Tue. 11/22 11a: Did you know that one out of two Native American kids born after 2000 will get type 2 diabetes? According to the Notah Begay III Foundation, one-third of all Native youth who are overweight or obese are at risk for onset of type 2 diabetes.
After almost three years of court appeals and negotiation, water officials in New Mexico have approved a settlement that aims to regulate waste from the state’s 2.6 billion dollar dairy industry. Sidsel Overgaard reports.
A report out this week by NPR and the Center for Public Integrity highlights severe environmental violations by a copper smelting plant in Hayden Arizona. The smelter in question belongs to the American Smelting and Refining Company, or ASARCO, which operates four plants in the southwest. ASARCO once operated a similar smelter in El Paso, Texas. When the company was shut down, they left behind a legacy of pollution.
According to HRL Laboratories that is an "ultralight metallic microlattice" sitting atop a dandelion. The material was developed by scientists at HRL, The California Institute of Technology and the University of California, Irvine.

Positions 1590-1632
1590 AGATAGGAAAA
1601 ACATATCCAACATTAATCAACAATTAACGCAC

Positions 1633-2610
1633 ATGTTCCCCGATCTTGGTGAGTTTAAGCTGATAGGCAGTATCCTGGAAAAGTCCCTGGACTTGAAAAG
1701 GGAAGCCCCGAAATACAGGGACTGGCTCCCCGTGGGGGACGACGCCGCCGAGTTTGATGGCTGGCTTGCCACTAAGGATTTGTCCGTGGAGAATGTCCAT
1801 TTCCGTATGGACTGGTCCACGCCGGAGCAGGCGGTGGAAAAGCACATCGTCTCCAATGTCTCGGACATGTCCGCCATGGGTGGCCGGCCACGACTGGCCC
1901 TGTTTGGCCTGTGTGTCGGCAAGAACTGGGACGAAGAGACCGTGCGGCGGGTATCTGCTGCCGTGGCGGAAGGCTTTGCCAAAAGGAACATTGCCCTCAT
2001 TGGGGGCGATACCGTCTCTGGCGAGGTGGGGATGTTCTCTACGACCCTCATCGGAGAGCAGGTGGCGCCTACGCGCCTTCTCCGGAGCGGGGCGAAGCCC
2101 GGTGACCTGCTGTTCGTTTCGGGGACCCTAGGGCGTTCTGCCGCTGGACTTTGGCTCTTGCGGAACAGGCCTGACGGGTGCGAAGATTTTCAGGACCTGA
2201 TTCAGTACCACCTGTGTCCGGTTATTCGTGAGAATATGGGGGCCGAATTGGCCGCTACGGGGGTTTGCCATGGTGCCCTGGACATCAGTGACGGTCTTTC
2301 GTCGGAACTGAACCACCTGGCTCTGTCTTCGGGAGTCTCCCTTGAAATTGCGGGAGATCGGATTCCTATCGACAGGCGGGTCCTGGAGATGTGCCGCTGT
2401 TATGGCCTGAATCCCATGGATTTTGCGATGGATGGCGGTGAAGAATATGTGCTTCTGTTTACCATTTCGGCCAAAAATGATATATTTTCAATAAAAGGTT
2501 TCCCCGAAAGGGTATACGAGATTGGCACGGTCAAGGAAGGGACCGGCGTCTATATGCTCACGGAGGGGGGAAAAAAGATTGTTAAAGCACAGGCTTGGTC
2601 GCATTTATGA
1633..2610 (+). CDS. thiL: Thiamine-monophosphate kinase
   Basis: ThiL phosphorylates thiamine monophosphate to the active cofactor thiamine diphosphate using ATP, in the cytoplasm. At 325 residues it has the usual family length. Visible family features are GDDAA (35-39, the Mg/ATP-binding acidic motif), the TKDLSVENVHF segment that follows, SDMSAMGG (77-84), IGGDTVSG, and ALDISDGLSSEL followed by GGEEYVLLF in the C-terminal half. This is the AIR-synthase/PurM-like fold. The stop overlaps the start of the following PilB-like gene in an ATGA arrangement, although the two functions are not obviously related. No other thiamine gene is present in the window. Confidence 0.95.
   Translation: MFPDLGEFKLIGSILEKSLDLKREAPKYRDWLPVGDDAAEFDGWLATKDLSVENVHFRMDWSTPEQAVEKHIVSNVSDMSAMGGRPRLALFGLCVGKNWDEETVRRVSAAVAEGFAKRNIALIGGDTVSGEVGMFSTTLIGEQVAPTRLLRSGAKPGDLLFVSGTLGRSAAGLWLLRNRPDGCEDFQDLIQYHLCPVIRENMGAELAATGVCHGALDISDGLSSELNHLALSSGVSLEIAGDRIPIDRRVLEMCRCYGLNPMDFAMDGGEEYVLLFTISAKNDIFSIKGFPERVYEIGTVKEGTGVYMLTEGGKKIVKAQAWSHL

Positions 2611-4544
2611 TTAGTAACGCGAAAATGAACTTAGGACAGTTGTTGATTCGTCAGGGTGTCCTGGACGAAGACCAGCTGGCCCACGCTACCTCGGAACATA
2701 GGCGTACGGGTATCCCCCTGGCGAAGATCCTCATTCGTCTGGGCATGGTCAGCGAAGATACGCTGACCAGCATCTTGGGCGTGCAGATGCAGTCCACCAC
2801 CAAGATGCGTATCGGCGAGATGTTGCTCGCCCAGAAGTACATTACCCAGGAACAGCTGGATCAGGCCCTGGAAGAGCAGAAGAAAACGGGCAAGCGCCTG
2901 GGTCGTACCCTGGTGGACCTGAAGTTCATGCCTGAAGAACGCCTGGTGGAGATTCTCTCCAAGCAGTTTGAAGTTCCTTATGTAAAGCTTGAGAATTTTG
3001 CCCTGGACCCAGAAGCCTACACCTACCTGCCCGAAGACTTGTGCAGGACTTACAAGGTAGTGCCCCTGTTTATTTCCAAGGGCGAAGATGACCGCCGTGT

The material is 99.99 percent air and 100 times lighter than styrofoam.
Reviewer Jim Terr sees a lot of cultural and entertainment events in the course of a year in northern New Mexico. But he says his favorites have come down to a small number, including one event that occurs annually in Los Alamos.
There's no Peggy Sue — or even a Margaret or a Susan, for that matter — in the British folk-rock band Peggy Sue. There is, however, a hard-driving group that has just released its second album, Acrobats. Peggy Sue is the trio of singers and guitarists Rosa Slade and Katy Young, and drummer Olly Joyce.
Mon. 11/21 11a: A recent NPR News investigation found that in South Dakota Native American children make up less than 15 percent of the child population, but they make up more than half of the children in the state’s foster care system.
Originally published on Tue November 29, 2011 2:01 pm
At an Aravind hospital in Madurai, a city on India's southern tip, the waiting room is packed. A clinical assistant calls out the names of patients, and they're escorted to examination rooms. This hospital alone screens around 2,000 patients a day — and tour guide Shawas Philip says this day is busier than usual.
"We might break that record today — of the number of patients that are seen on a particular day. That's exciting," he says.